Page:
Masking: None (Open Label)
Primary Purpose: Supportive Care
  • Impaired Wound Healing
  • Postoperative Wound Infection-deep
  • Other: Dry Sterile Dressing
    Described in Arm Description.
    Other Name: Primapore (Smith & Nephew)
  • Other: Metallic Silver Dressing
    Described in Arm Description.
    Other Name: Acticoat Post-Op (Smith & Nephew)
  • Other: Ionic Silver Dressing
    Described in Arm Description.
    Other Name: Dermanet (DeRoyal)
  • Dry Sterile Dressing
    Subjects in this study arm received a dry sterile dressing (Primapore®, Smith & Nephew), a one-piece, peel-and-stick, non-transparent dressing. This dressing is the standard of care at the study facility for this population and was left in place for either 24 to 48 hours.
    Intervention: Other: Dry Sterile Dressing
  • Active Comparator: Metallic Silver Dressing
    Subjects in this arm received a metallic silver dressing (Acticoat Post-Op®, Smith & Nephew), a one-piece, peel-and-stick and non-transparent dressing. This dressing is an absorbent postoperative dressing consisting of a nanocrystalline silver-coated polyurethane layer, a white polyurethane foam and an adhesive coated waterproof polyurethane film layer. Acticoat Post-Op may be left in place over a wound for up to 7 days. The manufacturers note that the product should not be used in patients with known silver allergies and that it may cause transient discoloration of the skin.
    Intervention: Other: Metallic Silver Dressing
  • Active Comparator: Ionic Silver Dressing
    Subjects in this arm received an ionic silver dressing (Dermanet Ag®, DeRoyal), a semi-transparent dressing that includes silver, alginate, and maltodextrin. The dressing was cut to fit the incision and then covered with a transparent dressing (Transseal®, DeRoyal). This dressing should not be used on patients with known sensitivity to alginates (a seaweed based component).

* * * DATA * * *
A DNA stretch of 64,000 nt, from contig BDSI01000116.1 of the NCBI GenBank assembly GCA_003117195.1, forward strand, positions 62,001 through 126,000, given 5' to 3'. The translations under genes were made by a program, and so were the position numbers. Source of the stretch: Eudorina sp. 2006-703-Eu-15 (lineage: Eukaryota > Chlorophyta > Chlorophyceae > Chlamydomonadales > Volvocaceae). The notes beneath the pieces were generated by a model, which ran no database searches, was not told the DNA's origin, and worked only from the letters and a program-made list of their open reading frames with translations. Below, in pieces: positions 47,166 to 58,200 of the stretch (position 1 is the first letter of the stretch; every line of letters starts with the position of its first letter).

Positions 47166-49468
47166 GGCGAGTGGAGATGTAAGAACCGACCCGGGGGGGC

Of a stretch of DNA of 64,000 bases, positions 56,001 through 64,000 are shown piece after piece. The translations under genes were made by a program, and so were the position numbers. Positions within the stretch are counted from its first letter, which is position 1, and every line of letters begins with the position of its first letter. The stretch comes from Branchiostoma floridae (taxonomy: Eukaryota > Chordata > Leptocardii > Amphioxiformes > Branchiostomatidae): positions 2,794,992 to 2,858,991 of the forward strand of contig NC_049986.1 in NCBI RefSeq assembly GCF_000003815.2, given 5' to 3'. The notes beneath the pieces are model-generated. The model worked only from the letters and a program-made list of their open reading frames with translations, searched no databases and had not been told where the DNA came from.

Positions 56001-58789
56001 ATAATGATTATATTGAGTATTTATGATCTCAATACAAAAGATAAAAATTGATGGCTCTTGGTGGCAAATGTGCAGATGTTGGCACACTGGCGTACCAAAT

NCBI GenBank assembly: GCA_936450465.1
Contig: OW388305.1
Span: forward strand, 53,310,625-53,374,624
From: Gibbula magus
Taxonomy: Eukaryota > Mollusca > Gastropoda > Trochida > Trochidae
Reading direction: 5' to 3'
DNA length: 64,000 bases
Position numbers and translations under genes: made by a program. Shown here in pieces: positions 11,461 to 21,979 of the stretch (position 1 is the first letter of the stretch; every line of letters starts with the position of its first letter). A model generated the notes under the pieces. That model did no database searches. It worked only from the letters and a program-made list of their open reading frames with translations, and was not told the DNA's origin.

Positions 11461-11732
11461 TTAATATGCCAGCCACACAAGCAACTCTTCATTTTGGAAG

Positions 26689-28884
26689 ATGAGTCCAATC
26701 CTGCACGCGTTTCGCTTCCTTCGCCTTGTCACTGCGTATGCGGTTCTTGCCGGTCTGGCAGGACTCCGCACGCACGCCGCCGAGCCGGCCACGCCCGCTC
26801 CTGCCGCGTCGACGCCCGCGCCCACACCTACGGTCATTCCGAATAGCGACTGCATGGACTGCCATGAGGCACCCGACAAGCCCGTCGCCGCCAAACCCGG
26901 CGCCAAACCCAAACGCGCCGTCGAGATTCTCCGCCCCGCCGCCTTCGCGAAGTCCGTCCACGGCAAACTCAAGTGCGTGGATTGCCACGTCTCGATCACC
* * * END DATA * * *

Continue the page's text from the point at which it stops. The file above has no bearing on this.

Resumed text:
Intervention: Other: Ionic Silver Dressing
Not Provided

*   Includes publications given by the data provider as well as publications identified by ClinicalTrials.gov Identifier (NCT Number) in Medline.
 
Completed
351
Same as current
August 2012
August 2012   (Final data collection date for primary outcome measure)

Inclusion Criteria:

  • Adult (at least 21 years of age) inpatients awaiting cardiac surgery or outpatients seen in the pre-surgical testing area prior to admission for surgery
  • Having surgery at the study setting
  • English-speaking
  • Able to understand and give consent
  • Had the approval of their cardiothoracic surgeon to participate
  • Had no known sensitivity to silver
  • Had no known sensitivity to alginates

Exclusion Criteria:

  • Known sensitivity to silver
  • Known sensitivity to alginates
Sexes Eligible for Study: All
21 Years and older   (Adult, Older Adult)
No
Contact information is only displayed when the study is recruiting subjects
United States
 
 
NCT02198066
CC-2014-1
No
Not Provided
Not Provided
Carilion Clinic
Carilion Clinic
  • DeRoyal Industries, Inc.
  • Smith & Nephew, Inc.
Principal Investigator: Cathy D. Jennings, DNP Carilion Clinic
Carilion Clinic
March 2014

ICMJE     Data element required by the International Committee of Medical Journal Editors and the World Health Organization ICTRP